In a study involving the largest sample of patients with suspected hydatidiform mole ever studied (> 1000 patients), the role of ultrasound in the diagnosis of molar pregnancy was evaluated(30). The authors reported that the sensitivity, specificity, positive predictive value, and negative predictive value of ultrasound in identifying molar pregnancy were 44%, 74%, 88%, and 23%, respectively.

In cases of complete hydatidiform mole, there is no fetus or fetal material, except in those rare cases (1-2%) in which there is a dizygotic twin pregnancy with a diploid pattern (Figure 2). In such cases, partial hydatidiform mole with trisomy is differentiated by identifying a separate, normal, placenta(1,2,27).

Figure 2 A: Routine transvaginal ultrasound at 12 weeks of pregnancy, showing a fetus with normal morphology and a placental area suggestive of complete hydatidiform mole. B: MRI scan at 27 weeks of pregnancy, showing a fetus without morphological anomalies and two distinct placental areas: one with a normal appearance; and the other characterized by multiple, hyperintense vesicular areas, suggesting a twin molar pregnancy. Because of severe preeclampsia-severe hypertension; hemolysis/elevated liver enzymes/low platelet count syndrome; and acute pulmonary edema—a cesarean section was performed at 28 weeks of pregnancy. The extremely premature neonate survived without sequelae. After the cesarean section, the patient showed a satisfactory evolution and was discharged from the post-molar pregnancy follow-up after 12 months of treatment with normal-dose â-hCG, without chemotherapy.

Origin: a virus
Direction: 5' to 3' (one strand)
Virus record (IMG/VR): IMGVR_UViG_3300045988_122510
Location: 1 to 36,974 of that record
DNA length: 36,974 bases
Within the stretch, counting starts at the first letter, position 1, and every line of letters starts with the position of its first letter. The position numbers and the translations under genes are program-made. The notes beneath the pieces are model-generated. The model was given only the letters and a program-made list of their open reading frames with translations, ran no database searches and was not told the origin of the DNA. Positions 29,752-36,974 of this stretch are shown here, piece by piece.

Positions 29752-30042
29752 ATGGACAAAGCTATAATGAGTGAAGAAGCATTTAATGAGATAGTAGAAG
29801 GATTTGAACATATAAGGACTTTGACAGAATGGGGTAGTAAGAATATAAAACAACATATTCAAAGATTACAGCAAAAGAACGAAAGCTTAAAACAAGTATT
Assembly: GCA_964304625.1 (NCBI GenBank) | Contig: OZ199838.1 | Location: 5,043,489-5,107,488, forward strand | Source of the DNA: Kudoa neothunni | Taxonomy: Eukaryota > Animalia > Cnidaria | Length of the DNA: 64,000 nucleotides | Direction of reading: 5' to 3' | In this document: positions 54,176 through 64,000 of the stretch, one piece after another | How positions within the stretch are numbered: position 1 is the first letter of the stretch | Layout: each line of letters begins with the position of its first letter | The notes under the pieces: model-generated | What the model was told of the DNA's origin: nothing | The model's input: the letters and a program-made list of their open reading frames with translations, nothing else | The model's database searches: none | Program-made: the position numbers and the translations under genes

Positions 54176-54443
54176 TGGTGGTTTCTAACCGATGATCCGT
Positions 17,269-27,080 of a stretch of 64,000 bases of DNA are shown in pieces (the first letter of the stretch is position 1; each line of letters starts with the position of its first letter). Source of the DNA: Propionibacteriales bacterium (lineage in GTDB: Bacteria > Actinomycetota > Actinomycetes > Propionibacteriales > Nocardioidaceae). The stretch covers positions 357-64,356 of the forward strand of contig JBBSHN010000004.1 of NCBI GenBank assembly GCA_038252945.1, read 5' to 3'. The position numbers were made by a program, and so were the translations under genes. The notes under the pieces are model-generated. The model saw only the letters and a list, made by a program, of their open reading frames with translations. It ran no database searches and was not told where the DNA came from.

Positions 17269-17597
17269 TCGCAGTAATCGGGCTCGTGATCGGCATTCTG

Partial hydatidiform mole presents as thickened placental tissue containing various anechoic cystic lesions(31), and some cases can present amniotic membranes and a functional umbilical circulation, as depicted in Figure 3(32). It is usually accompanied by malformation of the gestational sac or of the fetus, which can have characteristics such as hydrocephalus, syndactyly, cleft lip, and growth restriction(12). Hydropic degeneration of the placenta, which occurs in some cases of abortion, produces images of the placenta similar to those seen in cases of partial hydatidiform mole, thus increasing the difficulty of making the diagnosis with ultrasound(3).

Figure 3 Transvaginal ultrasound showing an embryo and a deciduous area filled with anechoic images suggestive of partial hydatidiform mole. Because the patient was clinically stable and there was a fetal heartbeat, we opted for watchful waiting, until fetal death was confirmed at 14 weeks of pregnancy, indicating the induction of a molar abortion. 

In more than 40% of cases, theca lutein cysts over 6 cm in diameter can be visualized. Characteristically, they are bilateral and multilocular (Figure 4); they typically do not require treatment(1). Theca lutein cysts, which derive from ovarian hyperstimulation caused by high circulating levels of gonadotropins, generally regress after a few months, in parallel with normalization of β-hCG levels. In rare cases, there is adnexal torsion with acute vascular abdomen or rupture that results in hemoperitoneum, both of which call for immediate treatment(24).

Figure 4 Pelvic ultrasound showing a massive theca lutein cyst in a patient with complete hydatidiform mole.